Stuart Wildman is a lecturer in the College of Medical and Dental Sciences.
Stuart has over twenty years of experience in teaching and supporting nursing students at undergraduate and post graduate levels.
PhD. (History of Nursing) (University of Birmingham) 2012
Cert. Higher Ed. (Research Methods in Local History) (University of Birmingham) 1998
M.Ed. (University of Sheffield) 1990
Cert.Ed. (CNAA) 1984
Diploma in Nursing (London University) 1982
State Registered Nurse 1979
BA (Hons) Geography (University of Hull) 1976
Stuart graduated from the University of Hull in 1976. Following qualification as a nurse in 1979, Stuart worked in oncology, surgery and medicine as a staff nurse and charge nurse. He has been teaching nursing since 1984, having worked in Birmingham, Wolverhampton and Coventry prior to his appointment at the University of Birmingham.
His areas of interests centre on the teaching and learning of skills, medical nursing, research methods and medical history. He contributes to a range of other modules. Stuart links with the University Hospitals Birmingham NHS Foundation Trust and in particular contributes to the development of NHS nurses as mentors and assessors of university students.
From 2002 until December 2006 Stuart was a member of the steering group of the History of Nursing Society, Royal College of Nursing. For two of these year’s he was the chairman of the Society, which had over 1000 members. He is currently a member of the national steering committee of the United Kingdom Centre for the History of Nursing and Midwifery.
Stuart completed a PhD: ‘Local Nursing Associations in An Age of Nursing Reform: 1860-1900’ in the History of Medicine Unit, University of Birmingham in 2012.
His research interests focus on the history of nursing and health care, in particular hospital and home nursing in the nineteenth century. He has presented a number of papers, based on his research, at conferences in the United Kingdom, Australia, Canada, Germany and Denmark.
Prior to his work on the history of nursing he undertook research into the education of nurses including the evaluation of simulation games in nurse education and the impact of higher education on the professional development of qualified nurses.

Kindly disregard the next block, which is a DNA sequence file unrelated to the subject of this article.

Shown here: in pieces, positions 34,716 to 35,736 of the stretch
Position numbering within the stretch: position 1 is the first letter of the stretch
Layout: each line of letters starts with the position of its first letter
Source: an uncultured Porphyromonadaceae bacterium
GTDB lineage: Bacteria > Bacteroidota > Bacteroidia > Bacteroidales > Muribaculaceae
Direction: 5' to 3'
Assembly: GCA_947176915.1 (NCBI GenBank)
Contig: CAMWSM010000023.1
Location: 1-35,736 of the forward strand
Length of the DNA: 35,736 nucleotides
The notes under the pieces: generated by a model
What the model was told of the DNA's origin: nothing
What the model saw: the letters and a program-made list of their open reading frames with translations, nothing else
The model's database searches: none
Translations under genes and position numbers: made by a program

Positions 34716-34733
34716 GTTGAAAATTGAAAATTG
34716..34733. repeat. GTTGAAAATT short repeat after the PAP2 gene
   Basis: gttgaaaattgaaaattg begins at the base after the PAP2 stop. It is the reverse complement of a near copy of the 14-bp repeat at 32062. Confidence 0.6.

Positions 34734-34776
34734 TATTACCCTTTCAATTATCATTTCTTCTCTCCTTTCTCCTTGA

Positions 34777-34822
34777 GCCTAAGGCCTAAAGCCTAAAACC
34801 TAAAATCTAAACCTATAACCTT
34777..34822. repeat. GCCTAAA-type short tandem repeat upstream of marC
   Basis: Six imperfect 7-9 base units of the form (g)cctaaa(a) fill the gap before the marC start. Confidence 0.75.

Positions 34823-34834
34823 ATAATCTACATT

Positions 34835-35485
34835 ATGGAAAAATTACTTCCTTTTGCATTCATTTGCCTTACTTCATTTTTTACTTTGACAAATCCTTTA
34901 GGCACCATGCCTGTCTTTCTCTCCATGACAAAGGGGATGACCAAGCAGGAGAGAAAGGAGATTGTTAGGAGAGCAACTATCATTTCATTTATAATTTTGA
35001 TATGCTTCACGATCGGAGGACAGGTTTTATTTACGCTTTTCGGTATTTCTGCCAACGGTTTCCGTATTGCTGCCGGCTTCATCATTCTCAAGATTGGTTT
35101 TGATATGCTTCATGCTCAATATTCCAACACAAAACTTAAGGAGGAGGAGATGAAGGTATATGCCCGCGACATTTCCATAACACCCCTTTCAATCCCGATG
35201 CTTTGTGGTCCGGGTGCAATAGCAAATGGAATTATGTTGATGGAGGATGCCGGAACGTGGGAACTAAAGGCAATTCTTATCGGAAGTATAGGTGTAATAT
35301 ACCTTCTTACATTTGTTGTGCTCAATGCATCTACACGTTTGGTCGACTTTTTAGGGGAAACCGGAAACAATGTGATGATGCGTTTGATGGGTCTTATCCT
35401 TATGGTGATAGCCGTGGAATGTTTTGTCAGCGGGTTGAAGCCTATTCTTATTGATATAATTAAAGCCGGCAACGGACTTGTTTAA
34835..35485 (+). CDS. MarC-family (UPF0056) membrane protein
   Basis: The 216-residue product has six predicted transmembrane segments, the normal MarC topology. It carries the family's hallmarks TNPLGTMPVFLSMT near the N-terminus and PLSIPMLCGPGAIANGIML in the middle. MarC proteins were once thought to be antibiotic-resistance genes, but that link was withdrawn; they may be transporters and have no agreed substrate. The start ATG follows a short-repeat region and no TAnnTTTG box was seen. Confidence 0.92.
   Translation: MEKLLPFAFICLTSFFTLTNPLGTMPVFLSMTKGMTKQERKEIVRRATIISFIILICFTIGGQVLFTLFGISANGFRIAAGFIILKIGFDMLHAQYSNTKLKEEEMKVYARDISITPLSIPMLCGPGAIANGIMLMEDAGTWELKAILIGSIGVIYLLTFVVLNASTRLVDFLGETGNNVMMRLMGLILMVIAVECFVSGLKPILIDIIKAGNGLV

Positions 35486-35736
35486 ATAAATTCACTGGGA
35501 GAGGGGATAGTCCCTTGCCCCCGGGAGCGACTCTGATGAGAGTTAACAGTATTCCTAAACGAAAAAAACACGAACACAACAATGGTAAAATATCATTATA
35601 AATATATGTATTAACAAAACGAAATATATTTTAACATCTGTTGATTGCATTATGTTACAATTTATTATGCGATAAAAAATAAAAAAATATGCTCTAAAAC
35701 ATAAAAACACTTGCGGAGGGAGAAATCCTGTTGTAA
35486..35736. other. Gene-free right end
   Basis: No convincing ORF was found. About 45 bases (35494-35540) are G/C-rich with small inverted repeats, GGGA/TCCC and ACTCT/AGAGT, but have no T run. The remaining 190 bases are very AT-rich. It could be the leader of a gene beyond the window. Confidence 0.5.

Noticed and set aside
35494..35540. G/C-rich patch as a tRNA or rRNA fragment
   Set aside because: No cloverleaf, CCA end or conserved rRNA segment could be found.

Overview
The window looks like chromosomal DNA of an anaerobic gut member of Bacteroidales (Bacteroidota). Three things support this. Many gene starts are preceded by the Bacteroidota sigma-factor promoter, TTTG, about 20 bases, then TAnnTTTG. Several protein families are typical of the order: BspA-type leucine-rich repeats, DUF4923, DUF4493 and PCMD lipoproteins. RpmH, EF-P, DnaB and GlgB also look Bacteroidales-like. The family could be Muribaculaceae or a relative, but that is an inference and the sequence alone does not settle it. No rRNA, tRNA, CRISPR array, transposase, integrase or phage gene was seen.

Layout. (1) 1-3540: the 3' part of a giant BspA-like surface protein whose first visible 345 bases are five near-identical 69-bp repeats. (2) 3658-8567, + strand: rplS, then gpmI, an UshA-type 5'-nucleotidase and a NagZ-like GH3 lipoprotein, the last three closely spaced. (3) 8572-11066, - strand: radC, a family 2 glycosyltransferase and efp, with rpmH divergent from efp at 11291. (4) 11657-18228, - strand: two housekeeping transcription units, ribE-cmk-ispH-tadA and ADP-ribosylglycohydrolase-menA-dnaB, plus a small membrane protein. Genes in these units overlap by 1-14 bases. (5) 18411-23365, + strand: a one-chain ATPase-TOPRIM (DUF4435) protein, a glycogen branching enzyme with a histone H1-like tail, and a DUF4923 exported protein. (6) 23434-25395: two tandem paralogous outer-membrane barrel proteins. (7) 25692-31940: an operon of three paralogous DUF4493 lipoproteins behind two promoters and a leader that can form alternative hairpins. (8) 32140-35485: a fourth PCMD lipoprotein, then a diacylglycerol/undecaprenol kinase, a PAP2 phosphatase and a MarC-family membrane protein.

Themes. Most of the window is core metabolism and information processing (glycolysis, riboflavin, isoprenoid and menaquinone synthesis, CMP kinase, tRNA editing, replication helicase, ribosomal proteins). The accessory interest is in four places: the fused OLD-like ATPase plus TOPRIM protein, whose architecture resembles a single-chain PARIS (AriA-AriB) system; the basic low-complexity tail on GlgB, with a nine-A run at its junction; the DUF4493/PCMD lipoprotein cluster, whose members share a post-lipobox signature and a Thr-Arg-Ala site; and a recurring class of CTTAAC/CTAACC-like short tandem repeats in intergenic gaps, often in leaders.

Member of the national Steering Committee for the United Kingdom Centre for the History of Nursing & Midwifery (based at the University of Manchester) since 2008
National Committee Member of the United Kingdom Association for the History of Nursing since 2011
Williams R, Hewison A, Wildman S & Roskell C, (2013) Changing Fatherhood: An Exploratory Qualitative Study with African and African Caribbean Men in England. Children and Society. 27, 2, 92-103
Williams R, Hewison A, Stewart M, Liles C & Wildman S. (2012) We are doing our best': African and African-Caribbean fatherhood, health and preventive primary care services, in England. Health and Social Care in the Community, 20: 216–223.
Wildman, S. Hewison A. (2009), Rediscovering a History of Nursing Management: From Nightingale to the Modern Matron International Journal of Nursing Studies 46, (12), 1650–1661
Wildman, S. (2009), Nursing and the issue of “party” in the Church of England: the case of the Lichfield Diocesan Nursing Association. Nursing Inquiry, 16, 2, 94-102
Wildman, S. (2009),“Nurses for all classes”: home nursing in England 1860 -1900 In: Hahner-Rombach. S, (Ed.) Everyday Nursing Life, Past and Present (Medicine, Society and History 32, Yearbook of the Institute for the History of Medicine), Robert Bosch Institution, Stuttgart, 47-62
Hewison A, Wildman S. (2008), Looking back, looking forward: enduring issues in nursing management; Journal of Nursing Management; 16, 1, 1-3
Wildman S. (2007), Changes in hospital nursing in the West Midlands, 1841 - 1901 In Reinarz, J., (Ed.) Medicine and Society in the Midlands, 1750-1950. Midland History Occasional Publications, Birmingham, 98-114